If you’re 12-year-old Reggie, why wouldn’t you want to remain a kid forever? Especially if you can create your own fantasy world where “birthday” is a four letter word? That the premise behind Twelve Forever, a new animated comedy series from writer-producer Julia Vickerman (The Powerpuff Girls, Clarence, Yo Gabba Gabba) set to premiere on Netflix in 2019. Rhonda Cox (Beavis and Butt-head, Danger & Eggs) is on board the project as supervising producer; with Daria co-creator Susie Lewis handling production management.
“I am beyond excited that ‘Twelve Forever’ has found a home on Netflix. This is a project that is very close to my heart and we’re so grateful for the opportunity to share Reggie’s world with everyone. Puny and the Cartel have assembled an incredible team of writers and artists and we can’t wait to bring this series to life.”
– Julia Vickerman
Twelve Forever centers on 12-year-old Reggie, whose desire to remain a child is so powerful it creates a fantasy world in which she never has to grow up. She’s joined by her friends Todd and Esther, who visit this amazing world to live out their superhero fantasies and escape the responsibilities of impending adulthood.
Vickerman, Stan Spry, Bradford Bricken, Chris Hardwick and Shadi Petosky will serve as executive producers. Puny Entertainment and the Cartel are the production companies behind the project.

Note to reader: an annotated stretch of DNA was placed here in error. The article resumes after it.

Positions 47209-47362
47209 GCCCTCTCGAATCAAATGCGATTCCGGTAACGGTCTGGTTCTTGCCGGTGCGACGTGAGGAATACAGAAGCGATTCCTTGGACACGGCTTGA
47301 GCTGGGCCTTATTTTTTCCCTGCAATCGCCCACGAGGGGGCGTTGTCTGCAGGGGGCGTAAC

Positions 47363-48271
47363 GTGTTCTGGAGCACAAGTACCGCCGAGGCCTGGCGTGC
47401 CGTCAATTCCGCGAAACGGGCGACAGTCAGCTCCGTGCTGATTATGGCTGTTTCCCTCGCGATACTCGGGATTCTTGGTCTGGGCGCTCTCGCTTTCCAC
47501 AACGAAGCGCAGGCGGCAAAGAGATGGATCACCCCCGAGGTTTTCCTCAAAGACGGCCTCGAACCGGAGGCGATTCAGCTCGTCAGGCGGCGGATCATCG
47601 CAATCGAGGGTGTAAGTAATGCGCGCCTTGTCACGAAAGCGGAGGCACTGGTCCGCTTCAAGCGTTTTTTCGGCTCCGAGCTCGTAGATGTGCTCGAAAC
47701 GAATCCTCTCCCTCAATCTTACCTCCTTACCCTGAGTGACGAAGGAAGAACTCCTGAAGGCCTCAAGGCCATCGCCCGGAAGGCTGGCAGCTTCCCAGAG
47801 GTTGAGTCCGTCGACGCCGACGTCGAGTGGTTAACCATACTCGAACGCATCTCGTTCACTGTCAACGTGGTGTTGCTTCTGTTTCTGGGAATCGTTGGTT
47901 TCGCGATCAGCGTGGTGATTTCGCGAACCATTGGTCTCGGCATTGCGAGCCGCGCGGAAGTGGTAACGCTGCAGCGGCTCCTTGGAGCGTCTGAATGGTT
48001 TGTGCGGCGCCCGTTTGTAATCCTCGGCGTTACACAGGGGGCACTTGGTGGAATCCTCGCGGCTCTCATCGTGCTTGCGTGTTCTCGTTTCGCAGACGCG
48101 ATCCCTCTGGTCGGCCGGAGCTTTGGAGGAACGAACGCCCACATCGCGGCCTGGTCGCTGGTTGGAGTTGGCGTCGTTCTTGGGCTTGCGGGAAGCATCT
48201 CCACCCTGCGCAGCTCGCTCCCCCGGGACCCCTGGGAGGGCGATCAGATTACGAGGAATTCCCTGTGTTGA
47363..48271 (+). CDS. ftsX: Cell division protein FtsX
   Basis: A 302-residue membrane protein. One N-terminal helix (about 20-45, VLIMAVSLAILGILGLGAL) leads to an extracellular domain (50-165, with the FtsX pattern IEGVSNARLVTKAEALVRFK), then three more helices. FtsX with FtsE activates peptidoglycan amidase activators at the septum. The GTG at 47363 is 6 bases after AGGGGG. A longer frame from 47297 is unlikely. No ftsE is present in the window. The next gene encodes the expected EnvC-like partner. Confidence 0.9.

Vickerman spoke about her inspiration for in an online interview in 2015, when Twelve Forever was then a pilot for Cartoon Network:
“I wanted to make a story that encapsulates how I felt when I was a burgeoning adolescent… it’s a confusing age when some of your peers couldn’t be more excited about becoming teenagers and getting boyfriends/girlfriends, whereas some other kids still have their heels dug into a “childish” escapist mindset and are still secretly playing with toys when they think no one’s looking. I wanted to make a story about the kids that would rather live inside books and shows and fantasies rather than embrace their burgeoning maturity—the awkward kids that still dream about being superheroes, rather than being in the homecoming court.”